“Hi there, you’ve reached Andre, and Dee Dee, and Butter Bear. Please leave your name and number at the tone.”
Every time Deidra heard the message she would smile and remember the fun they had recording it. Andre got his part perfect, and she was just as successful but when Mandy used her nickname, the four year old started a contagious laugh that became the best part of the greeting.
“Baby doll are you still there? If you are, pick up.”
How did he know I played hookie? She thought to herself as she reached for the handset. It was almost ten on Tuesday and she would normally be at work but the day was too perfect to spend indoors.
“Hi babe, I’m still here. Is everything ok? Didn’t you have a presentation this morning?”
“I’m fine, the meeting was canceled and I just realized how much I missed you and Mandy, is she there with you?”
“Is that daddy?” Mandy asked, almost on cue, “Can I talk to him?”
“Yes, it’s dad, bear. But he called to talk to mommy.”
“Actually Dee, I would love to talk to you both, can you put me on speaker phone?”
“Are you sure everything is ok?” she whispered, trying to voice her concern while simultaneously hiding it from her little girl.
“Everything is fine, I just was thinking about how I used to call you every morning when we were first married, that is one of my fondest memories.” He said, trying to reassure her, “You are my two best girls and I wanted to spend some time with you this morning, even if it’s only over the phone.”
“As you wish,” Deidra responded, quoting a line from their favorite movie as she pushed the speaker phone button and placed the handset on the table.
“Butter Bear, are you there?”
“Yes, daddy. How is work?”
“Real good, sweetie. I miss you though. Are you being good for mommy?”
“I am!” she answered emphasizing the second word.
“Fantastic, now I have a question for you, do you remember what I say every night before you go to bed?”
“Brush your teeth.”
Yes, there’s that,” Andre said with a chuckle, “But what else?”
“That I’m your favorite little bear?”
“That’s right, you’re my favorite little bear and I wanted to say I’m sorry.”
“What for daddy?”
“Remember when we were coming home from church on Sunday and you wanted to sing a song?”
“I remember, you said we would do it next time.”
“I should have said yes, sweetie. Can we sing a song now?”
“Can we, Mom? Will you sing too?”
“Of course I will,” Deidra responded, smiling at the adorable request. “What shall we sing?”
“How about John Smith?”
“Do you mean John Jacob Jingleheimer Schmidt?” Andre asked, feigning seriousness.
“Yes, John Smith!” Mandy responded with a smile, “You start us mommy.”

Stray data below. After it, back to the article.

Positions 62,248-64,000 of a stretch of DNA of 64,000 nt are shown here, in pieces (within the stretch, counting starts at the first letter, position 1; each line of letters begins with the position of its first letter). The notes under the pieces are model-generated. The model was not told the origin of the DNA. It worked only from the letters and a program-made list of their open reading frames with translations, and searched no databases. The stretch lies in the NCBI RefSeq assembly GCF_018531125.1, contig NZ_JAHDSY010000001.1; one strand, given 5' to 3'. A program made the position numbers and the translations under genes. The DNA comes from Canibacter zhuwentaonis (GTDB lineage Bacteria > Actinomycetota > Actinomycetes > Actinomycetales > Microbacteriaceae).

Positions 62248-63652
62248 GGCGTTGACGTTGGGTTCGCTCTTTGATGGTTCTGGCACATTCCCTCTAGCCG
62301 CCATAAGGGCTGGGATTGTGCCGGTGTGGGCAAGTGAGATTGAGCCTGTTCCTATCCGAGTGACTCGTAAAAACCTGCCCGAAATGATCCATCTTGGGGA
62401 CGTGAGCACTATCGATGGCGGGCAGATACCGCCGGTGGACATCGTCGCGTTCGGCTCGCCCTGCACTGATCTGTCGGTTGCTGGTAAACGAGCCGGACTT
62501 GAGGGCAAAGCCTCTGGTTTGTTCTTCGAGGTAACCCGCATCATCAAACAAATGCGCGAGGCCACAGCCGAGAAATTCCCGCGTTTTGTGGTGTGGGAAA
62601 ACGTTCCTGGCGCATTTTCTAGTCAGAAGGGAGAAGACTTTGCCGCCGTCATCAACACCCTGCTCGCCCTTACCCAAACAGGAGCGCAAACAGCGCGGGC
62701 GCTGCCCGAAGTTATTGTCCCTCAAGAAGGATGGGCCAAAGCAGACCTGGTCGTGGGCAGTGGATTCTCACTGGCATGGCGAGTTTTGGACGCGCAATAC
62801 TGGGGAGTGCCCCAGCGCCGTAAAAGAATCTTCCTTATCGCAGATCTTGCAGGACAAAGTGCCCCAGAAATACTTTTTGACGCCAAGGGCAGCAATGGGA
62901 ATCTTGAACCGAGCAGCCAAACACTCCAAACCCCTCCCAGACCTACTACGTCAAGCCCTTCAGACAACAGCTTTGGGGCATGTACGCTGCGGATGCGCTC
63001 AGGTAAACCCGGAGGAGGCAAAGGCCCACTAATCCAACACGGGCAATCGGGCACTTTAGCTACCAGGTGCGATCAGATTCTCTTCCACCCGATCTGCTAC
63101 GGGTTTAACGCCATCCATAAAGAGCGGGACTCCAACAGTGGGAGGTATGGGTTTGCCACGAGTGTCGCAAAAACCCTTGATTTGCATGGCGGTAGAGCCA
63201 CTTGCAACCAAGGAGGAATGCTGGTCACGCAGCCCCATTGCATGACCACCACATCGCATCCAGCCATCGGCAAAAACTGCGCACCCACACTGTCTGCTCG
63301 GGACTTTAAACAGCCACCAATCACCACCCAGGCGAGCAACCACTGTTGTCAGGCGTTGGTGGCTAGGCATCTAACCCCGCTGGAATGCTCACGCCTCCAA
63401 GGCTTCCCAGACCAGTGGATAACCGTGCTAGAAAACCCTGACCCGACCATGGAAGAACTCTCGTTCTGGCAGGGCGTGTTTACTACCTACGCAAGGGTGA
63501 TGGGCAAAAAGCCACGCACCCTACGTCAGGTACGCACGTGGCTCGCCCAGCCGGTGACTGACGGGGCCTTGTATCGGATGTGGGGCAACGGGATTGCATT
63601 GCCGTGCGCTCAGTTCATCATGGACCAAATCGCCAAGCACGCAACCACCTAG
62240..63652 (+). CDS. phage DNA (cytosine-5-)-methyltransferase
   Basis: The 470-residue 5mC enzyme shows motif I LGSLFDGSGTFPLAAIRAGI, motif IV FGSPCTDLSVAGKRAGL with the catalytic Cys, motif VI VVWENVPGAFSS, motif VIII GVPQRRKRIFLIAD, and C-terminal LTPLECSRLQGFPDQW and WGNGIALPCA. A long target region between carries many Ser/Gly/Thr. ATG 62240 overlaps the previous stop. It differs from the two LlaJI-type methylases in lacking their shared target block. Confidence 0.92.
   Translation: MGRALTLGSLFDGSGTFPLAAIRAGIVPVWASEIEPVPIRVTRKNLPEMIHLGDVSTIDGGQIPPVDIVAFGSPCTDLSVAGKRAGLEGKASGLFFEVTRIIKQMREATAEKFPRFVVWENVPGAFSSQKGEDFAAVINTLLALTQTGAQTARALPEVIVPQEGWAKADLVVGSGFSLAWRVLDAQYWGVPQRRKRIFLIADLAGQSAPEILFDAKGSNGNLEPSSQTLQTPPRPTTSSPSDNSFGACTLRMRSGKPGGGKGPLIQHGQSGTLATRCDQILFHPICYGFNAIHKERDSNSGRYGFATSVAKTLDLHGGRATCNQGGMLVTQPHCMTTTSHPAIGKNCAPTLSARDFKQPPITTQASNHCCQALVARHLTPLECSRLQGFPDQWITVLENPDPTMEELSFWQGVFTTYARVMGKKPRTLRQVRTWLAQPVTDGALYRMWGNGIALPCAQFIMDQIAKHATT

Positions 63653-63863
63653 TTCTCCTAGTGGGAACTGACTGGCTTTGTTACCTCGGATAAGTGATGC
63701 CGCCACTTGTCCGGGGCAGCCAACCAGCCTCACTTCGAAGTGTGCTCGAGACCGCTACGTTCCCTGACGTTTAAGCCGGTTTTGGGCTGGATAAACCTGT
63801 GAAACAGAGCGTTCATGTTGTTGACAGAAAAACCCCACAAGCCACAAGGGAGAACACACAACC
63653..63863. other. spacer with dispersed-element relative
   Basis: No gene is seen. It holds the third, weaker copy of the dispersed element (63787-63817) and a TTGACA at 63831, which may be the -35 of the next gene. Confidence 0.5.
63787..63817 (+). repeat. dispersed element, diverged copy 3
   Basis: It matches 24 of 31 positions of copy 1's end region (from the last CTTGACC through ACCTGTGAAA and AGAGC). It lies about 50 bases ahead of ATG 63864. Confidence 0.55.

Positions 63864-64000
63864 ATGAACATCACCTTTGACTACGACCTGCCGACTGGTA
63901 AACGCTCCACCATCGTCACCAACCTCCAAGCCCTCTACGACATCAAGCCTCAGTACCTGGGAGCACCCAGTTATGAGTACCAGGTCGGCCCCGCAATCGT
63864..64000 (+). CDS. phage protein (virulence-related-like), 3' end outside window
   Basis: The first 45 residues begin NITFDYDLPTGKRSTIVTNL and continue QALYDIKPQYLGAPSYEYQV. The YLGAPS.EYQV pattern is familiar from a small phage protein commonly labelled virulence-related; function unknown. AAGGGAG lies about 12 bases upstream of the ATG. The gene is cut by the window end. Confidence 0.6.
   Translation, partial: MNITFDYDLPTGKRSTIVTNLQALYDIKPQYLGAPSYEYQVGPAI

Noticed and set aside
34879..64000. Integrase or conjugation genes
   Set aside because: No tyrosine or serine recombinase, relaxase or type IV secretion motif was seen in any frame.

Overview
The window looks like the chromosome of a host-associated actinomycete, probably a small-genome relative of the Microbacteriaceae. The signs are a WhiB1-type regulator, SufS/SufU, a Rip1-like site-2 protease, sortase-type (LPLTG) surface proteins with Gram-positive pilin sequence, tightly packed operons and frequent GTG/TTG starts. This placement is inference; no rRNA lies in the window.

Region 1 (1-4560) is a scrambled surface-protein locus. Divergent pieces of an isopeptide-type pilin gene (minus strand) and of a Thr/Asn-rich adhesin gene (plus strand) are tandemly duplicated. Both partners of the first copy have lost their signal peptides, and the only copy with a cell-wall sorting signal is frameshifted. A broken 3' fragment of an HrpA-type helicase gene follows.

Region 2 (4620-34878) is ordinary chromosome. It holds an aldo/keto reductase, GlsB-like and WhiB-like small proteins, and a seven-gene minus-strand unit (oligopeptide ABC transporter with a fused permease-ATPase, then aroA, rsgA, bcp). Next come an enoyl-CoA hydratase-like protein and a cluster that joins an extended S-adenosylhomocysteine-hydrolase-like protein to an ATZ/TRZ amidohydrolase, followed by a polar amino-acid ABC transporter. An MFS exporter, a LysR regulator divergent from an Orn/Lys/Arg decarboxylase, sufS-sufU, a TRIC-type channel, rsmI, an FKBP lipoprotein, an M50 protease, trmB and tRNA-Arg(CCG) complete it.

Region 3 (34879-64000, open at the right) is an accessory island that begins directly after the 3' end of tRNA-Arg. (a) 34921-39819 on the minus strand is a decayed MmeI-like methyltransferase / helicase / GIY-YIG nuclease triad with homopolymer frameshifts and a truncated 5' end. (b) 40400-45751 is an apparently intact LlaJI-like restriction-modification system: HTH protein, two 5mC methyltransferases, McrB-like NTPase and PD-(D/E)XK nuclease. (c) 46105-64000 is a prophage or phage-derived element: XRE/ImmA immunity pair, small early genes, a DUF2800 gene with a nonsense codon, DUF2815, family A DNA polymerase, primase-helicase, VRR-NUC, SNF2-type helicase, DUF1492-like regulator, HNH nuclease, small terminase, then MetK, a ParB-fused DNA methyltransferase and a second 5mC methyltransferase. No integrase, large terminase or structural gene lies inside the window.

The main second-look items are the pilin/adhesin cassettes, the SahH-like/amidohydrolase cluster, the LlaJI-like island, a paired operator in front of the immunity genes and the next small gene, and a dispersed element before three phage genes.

“John Jacob Jingleheimer Schmidt,” The three sang in perfect unison, “His name is my name too. Whenever we go out, the people always shout, there goes John Jacob Jingleheimer Schmidt. Da da da da da da da!”
As was the custom, the family repeated the song four times, each time getting progressively softer while also shouting at the end until they finished in hysterical laughter.
“That was perfect, Butter Bear. I’m so glad we took the time to sing together.”
Just then there was a familiar beep on the phone. “Hey Dre, it’s my mom, can you hold on for one second?”
“She can wait, give her a call when we're done.”
“Are you sure everything's ok?” Deidra asked again, concerned by the unusual request.
“Everything is perfect, in fact it’s better than perfect. I was supposed to be in a boring meeting this morning and instead I get to spend time with my girls.”
“Bear, do me a favor. Go get dressed so I can talk to daddy for a few minutes.”
“Listen to your mom, Butter Bear, I love you bigger than the sky.”
“I love you bigger than everything, daddy.”
“Me too, Butter Bear, me too.” he sighed, “Now go get dressed.”
“Ok daddy,” the little girl responded as she headed upstairs to her bedroom.
“What’s up, Dre?” You’re acting weird.” Deidra questioned as she took the phone off speaker. “Is there a problem at work?”
“Not at all, baby doll, I just miss you like crazy. I’ve had some time to think this morning and I’m realizing that I’ve spent my most precious resource, my time, frivolously. Early mornings and late nights at work. So many Saturdays in front of a computer instead of spending time with you and Mandy. I just want you to know that I know what is important. It’s you, it’s always been you.”
“South and west?” Deidra said, a happy tear in her eye.
“South and west.” Dre repeated, remembering the promise he made when she was in school in Texas and he was finishing his degree at NYU. He had told her everything he did was in an effort to get to her. He was always moving South and west.
“I love you Deidra. I love you with all my heart. I am truly a happy man”
“You sound like Bob Cratchit.”
“Ah, A Christmas Carol, our favorite Christmas Eve movie.”
“I love you more, Dre. Hey, it’s my mom again, can I see what she wants?”
“Dre, are you still there?”
“Dre, if you can hear me hold on.” With a touch of a button a new voice comes on the line.
“Deidra!” her mom practically shouts, “Did Andre go to work today?” She says in a panic. “Was he in the tower?”
“Yes, mom. Why, what’s wrong? He’s on the other line. I’m talking to him now.”
“Oh my God, Deidra, turn on your television, Oh my God!”
In a fog Deidra stumbled into the living room and grabbed the remote control. Seconds later the television sprang to life just in time for her to see the South Tower fall. Instinctively she pushed the button to switch the call back to her husband.
“Andre are you there, please talk to me.” but all she hears is the silence she knows will never end.